Newton, Utah was first settled in 1869. A bridge was built over the Bear River in 1871 and it was at that point that many of the inhabitants of Clarkston, Utah moved to this "new town". Newton has two reservoirs nearby: Newton Dam to the north, and the much larger Cutler Reservoir to the south.
In February 1869, a meeting was held at the new town-site to take action on the proposed move. Bishop William F. Rigby presided at the meeting. Nearly all of those present favored moving the settlement of Clarkston to the new location. A later meeting was held in March of the same year. Most of the settlers of Clarkston were present and it was decided to make the move. Stakes were driven for the present public square and Bishop Rigby was instructed to lay out the townsite. In a few days James H. Martineau, County Surveyor, surveyed the townsite and fields. In the north field the lots were five acres each, in the south field ten acres each and in the meadow lands on Bear River, five acres each.
A few families wintered at the new location in 1869. John Myler built the first house in the New Town, as it was called back then. This house was built two and one-half blocks south and one and one-half block east of the present schoolhouse.
Other early settlers to arrive that spring and summer were the families of Bishop William F. Rigby, Peter Benson, Jonas Beck, Arthur Goody, William Bell, Swen Jacobs, William Griffin, John Griffin, John Jenkins, Peter Larson, James Larsen, James Nelson, Hyrum Curtis, Lee Whitaker, Richard Godfrey, Amos Clark and perhaps others.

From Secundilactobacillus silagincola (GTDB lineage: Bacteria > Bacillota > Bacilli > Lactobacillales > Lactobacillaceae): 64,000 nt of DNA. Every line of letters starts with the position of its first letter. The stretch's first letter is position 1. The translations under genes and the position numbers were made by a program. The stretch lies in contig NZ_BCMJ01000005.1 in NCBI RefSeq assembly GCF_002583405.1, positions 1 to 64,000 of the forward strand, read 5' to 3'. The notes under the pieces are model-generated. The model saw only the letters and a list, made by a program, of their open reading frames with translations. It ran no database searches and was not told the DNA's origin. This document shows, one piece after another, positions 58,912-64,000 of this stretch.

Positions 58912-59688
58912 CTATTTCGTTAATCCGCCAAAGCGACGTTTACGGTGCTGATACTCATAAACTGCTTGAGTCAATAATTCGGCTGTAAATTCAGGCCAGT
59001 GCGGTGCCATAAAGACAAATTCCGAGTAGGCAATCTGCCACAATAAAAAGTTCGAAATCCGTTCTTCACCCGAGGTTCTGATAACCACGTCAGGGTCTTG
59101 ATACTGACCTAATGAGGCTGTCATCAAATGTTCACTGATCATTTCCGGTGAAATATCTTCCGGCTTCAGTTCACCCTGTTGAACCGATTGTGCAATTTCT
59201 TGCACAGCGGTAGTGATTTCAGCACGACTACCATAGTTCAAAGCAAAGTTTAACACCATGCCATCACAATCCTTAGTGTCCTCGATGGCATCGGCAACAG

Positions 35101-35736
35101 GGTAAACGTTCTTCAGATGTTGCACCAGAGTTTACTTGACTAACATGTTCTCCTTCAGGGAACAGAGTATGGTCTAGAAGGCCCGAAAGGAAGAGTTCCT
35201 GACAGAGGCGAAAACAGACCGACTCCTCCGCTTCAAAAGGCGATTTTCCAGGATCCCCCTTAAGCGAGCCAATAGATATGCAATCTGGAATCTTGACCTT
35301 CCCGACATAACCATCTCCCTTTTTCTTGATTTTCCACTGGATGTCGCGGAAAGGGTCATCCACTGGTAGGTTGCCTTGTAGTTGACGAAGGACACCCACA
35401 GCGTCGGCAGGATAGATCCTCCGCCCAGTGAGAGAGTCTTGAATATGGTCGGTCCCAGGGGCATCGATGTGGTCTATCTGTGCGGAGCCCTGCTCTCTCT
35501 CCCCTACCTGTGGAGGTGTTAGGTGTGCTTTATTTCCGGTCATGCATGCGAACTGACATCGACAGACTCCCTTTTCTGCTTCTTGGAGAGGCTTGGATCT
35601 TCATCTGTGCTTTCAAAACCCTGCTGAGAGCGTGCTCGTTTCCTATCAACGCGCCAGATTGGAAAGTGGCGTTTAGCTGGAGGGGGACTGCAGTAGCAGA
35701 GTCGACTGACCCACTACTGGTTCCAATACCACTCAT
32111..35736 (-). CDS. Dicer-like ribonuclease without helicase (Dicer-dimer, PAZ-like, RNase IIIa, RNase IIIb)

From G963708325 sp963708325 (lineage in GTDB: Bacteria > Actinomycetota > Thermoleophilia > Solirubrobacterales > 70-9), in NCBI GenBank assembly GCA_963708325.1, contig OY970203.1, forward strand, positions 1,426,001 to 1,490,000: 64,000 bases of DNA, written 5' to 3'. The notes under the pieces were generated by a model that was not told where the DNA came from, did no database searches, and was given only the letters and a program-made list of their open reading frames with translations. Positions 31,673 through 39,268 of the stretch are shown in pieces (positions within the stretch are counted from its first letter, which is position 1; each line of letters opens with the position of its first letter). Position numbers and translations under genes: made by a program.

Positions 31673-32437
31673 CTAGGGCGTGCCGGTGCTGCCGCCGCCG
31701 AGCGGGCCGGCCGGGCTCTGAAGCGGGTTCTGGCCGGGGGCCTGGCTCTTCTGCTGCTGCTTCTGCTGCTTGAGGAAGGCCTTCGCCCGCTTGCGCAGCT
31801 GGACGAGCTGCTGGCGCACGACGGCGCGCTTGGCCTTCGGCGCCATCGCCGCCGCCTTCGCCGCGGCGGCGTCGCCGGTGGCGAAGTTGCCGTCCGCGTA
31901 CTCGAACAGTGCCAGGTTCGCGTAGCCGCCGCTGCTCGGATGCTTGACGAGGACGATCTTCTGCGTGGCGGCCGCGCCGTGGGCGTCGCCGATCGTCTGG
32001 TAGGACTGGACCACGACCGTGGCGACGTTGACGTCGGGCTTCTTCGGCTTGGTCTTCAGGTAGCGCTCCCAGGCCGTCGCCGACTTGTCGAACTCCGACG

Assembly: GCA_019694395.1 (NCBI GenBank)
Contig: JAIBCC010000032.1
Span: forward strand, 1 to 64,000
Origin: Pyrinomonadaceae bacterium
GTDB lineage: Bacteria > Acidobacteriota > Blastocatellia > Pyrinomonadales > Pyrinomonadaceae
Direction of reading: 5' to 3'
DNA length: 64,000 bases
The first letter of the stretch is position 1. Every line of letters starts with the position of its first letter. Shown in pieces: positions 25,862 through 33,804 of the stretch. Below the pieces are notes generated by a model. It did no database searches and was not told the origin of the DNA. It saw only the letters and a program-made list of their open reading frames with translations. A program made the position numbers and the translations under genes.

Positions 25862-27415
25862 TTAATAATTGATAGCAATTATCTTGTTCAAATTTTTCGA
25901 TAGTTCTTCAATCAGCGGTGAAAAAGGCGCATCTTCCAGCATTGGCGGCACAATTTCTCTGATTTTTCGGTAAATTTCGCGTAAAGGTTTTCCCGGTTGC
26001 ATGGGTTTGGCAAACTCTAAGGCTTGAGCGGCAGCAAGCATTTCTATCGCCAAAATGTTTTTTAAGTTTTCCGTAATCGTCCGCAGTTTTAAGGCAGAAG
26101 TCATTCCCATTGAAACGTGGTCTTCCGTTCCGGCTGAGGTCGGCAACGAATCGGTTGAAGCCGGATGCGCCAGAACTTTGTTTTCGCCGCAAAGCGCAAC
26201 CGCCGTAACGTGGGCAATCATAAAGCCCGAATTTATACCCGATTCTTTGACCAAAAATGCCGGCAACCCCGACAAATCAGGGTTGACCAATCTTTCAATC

As spring and early summer approached, some of the Clarkston people who had favored the move, began to change their minds. They decided they would remain at Clarkston. In fact, some who moved to the New Town, later moved back to Clarkston. This complicated conditions in a number of ways, especially with the rights to the irrigation water in the Clarkston Creek, which flowed down through the New Town and was called the Newton Creek.
As it now stood, those families who remained in Clarkston and those who desired to return maintained that Clarkston should remain as the Clarkston settlement. Those who had moved to the New Town (Newton) maintained that it should be the Clarkston settlement. A serious contention arose and President Brigham Young was asked to come and settle the matter. President Young held meetings at both places in the summer of 1870, and encouraged the people to build up both settlements. Those who desired to remain at Clarkston should do so, and those who desired to remain at the New Town should do so. At the suggestion of William F. Rigby the word New Town was shortened to Newton. It became the official name of the settlement. Bishop William F. Rigby was appointed as the bishop of the ward.
The settlers began to build their homes (log homes) and plant their crops. Some of the first houses had dirt roofs, dirt floors and quilts and other materials for windows and doors. The head of each family received the acres of land in the south field, and five acres of land in the north field.
The first religious and other meetings were held in the home of William Bell. Jonas Beck was the presiding elder. Bessie Griffin was the first schoolteacher. She taught in the little log house, a private home.
The following year more new settlers arrived. Among these were the families of Peter Jenson, John H. Barker, Franklin Young, a nephew of President Brigham Young; John Peterson, a Mr. Cummings, a Mr. Paulson, John Seiter, Alfred Atkinson, Ole Anderson, Will Sparks, Uric Loosle, Alfred Goodsell, James Christensen, Joseph Wilson, Chris Nelson, Otto Gasburg, Ras. P. Anderson, Hans Sorenson and perhaps others.
The first combination log school and meeting house was acquired by purchase for $50.00 from Franklin Young. Mr. Young had built a rather large house in which to live. The settlers had assisted him. Elizabeth Anne Griffin taught school in this house.
History above is taken from the Logan Journal
- Population as of the 2010 Census is 789
- Zip 84327
- Mountain Standard Time
- Elevation 4,534 feet